What's a Jersey girl got to do to keep a man around, anyway? Even Zora's friends doubt she and Evan, 28, will be a real couple, according to the New York Daily News. The two won't discuss their relationship until Fox TV airs a postscript installment of the show Monday.
Meanwhile, Evan's Los Angeles pals say they've never seen Zora around, and her Jersey buddies say they've yet to spot the guy. Big scoop: Her intimates say he's not her type. Andrich, 29, is a substitute teacher and reportedly does not like helping her men sound out their words when they read.
Please, don't laugh
We at "Newsmakers" don't believe in making fun of rural Americans and their simple ways. We know you gotta make your own fun out in the country.
For example, we would never laugh at the "Flying Farmer" of Makoti, N.D., who jumped a car over 25 hay bales - a distance of more than 160 feet - in a field near his house. The car landed on its nose and almost flipped over.
John Smith, 38, who is listed in the Guinness Book of Records for previous driving stunts, nearly died. But he wants to set two more world records, and is looking for a promoter.
All right, laugh a little.
Big star doings
Nicole Kidman may have found her next big role. The flame-haired, Academy Award-nominated star of The Hours is said to be in talks with Martin Scorsese to star in The Aviator, the forthcoming biopic about Howard Hughes.
She would play sexpot Ava Gardner to eternally boyish Leonardo DiCaprio's Hughes. (Does he have a painting in his attic a la Dorian Gray?)
Given recent rumors about Kidman and the boyishly handsome Brit Jude Law, it would be interesting to see if their on-screen romance spilled over into real life.
A real hero for a change
Rosa Parks, the now 90-year-old Montgomery, Ala., woman who famously refused to give up her bus seat to a white man, will attend the Academy Awards March 23. She is the subject of the nominated documentary Mighty Times: The Legacy of Rosa Parks. There's no telling how Hollywood's posers and divas will behave when a truly dignified presence walks among them.
Please stop Grisham
John Grisham, who really ought to stop writing soon, says he was pleased with an advance version of a TV movie based on his autobiographical novel, A Painted House.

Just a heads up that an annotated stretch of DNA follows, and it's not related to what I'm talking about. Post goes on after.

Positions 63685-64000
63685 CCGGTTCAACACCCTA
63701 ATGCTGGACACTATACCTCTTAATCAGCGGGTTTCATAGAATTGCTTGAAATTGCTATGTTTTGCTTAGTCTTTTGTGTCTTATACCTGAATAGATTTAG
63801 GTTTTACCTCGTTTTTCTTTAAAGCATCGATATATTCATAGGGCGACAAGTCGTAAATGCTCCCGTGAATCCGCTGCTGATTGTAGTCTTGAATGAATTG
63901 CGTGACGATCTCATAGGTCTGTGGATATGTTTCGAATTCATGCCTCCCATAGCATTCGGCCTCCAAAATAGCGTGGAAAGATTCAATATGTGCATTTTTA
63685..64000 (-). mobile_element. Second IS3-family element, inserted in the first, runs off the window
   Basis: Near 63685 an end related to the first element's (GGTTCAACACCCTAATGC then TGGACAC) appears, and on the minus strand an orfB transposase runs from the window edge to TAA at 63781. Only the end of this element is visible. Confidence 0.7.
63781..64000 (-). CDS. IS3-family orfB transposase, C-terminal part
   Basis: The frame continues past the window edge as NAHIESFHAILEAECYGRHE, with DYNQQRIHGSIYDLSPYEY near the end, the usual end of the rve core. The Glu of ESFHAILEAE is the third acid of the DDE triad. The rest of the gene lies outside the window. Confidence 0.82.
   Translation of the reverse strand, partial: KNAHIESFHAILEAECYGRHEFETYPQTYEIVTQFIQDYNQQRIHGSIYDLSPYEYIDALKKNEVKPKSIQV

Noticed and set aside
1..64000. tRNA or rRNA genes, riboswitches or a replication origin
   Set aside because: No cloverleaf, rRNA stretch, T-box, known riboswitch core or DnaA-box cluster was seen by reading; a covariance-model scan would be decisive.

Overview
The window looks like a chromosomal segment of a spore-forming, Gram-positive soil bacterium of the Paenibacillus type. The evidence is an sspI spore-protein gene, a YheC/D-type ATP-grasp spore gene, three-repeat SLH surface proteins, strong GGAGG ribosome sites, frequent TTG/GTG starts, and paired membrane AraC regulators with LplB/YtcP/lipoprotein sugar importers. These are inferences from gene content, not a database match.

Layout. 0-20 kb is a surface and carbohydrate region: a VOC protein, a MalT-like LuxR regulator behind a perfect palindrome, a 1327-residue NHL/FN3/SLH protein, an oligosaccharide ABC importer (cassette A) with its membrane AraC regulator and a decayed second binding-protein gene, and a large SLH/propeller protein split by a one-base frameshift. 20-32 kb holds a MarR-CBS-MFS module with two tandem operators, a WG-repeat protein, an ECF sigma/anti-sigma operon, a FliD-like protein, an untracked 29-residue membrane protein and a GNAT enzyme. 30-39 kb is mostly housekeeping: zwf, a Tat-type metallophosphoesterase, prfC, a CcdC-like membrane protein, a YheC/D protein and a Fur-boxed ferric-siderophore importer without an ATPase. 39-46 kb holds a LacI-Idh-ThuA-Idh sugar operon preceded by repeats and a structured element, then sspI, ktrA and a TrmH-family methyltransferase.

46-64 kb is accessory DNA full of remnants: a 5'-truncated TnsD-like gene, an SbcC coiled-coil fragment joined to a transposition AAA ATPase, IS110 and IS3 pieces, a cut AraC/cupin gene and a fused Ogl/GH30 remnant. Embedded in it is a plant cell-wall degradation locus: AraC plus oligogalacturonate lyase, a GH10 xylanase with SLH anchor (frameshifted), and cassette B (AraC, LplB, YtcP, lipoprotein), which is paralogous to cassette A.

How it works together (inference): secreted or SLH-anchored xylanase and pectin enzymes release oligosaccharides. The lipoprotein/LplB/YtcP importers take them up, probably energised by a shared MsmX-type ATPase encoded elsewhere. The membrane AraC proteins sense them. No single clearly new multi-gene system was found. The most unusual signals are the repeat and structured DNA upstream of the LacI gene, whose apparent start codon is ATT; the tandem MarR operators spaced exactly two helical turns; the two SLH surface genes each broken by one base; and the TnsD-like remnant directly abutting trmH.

Filmed for the Hallmark Hall of Fame, which really should stop producing movies, the thing is scheduled to air April 27 on CBS.
Grisham, who's inflicted 11 books on the reading public since his 1988 debut, A Time to Kill, grew up in northeast Arkansas. He said he'd like the flick to premiere in his hometown, Jonesboro, probably at Arkansas State University, which really should stop bestowing honors on overly prolific typists like John.
A nation waits
Put the war on hold, Mr. Bush, and stop those presses, newspaper editors. The Dixie Chicks, who are like the Spice Girls but with better teeth and slightly higher IQs, have announced an announcement.
You heard right. The Southern singers have announced they will hold a press conference at 4 p.m. today in New York's freezing, muddy, snowy Central Park.
We called CMT, the cable country network which will broadcast the Chicks' press conference live, to ask: Dudes, (1) Why Central Park in the middle of winter? and (2) What will those chicks be saying? No one had an answer.
The network's Web site says they will be making "what publicists term 'an eagerly anticipated major announcement.' "
Perhaps the women have captured the anthrax mailer. Or found Osama's hideout. Or maybe they've written a new song about a truck, a tramp and two-timin' man? (You need at least one of those elements to make a hit.) Tune in tomorrow, America.
Tiger, can you spare it?
Who is the worst tipper in America? Former Sixers star Charles Barkley recently branded golf mega-star Tiger Woods as possibly the only sports figure who is a tighter tightwad than Michael Jordan. Las Vegas service personnel agree.
Tiger tipped one measly dollar to waitress Lisa Hammond, who recently appeared on NBC's Fear Factor. She says Woods was unfriendly and a snob. He was also unaware of the Vegas rule that you tip $3 per drink.
Tiger could learn something from Drew Carey, who once tipped $450 on a $130 tab. Other celebs known for their largesse include Al Pacino, Robert De Niro and President Bush, who usually tips 50 percent of the bill. (If he'd married Tipper Gore, then . . . oh, never mind.)
At last month's Sundance Film Festival, Dustin Hoffman gave a cabbie a $50 tip on a $9 fare. Is he generous or just bad with numbers?
Inquirer wire services, the Chicago Sun-Times, and the New York Post contributed to this report.
Contact Alfred Lubrano at 215-854-4969 or firstname.lastname@example.org.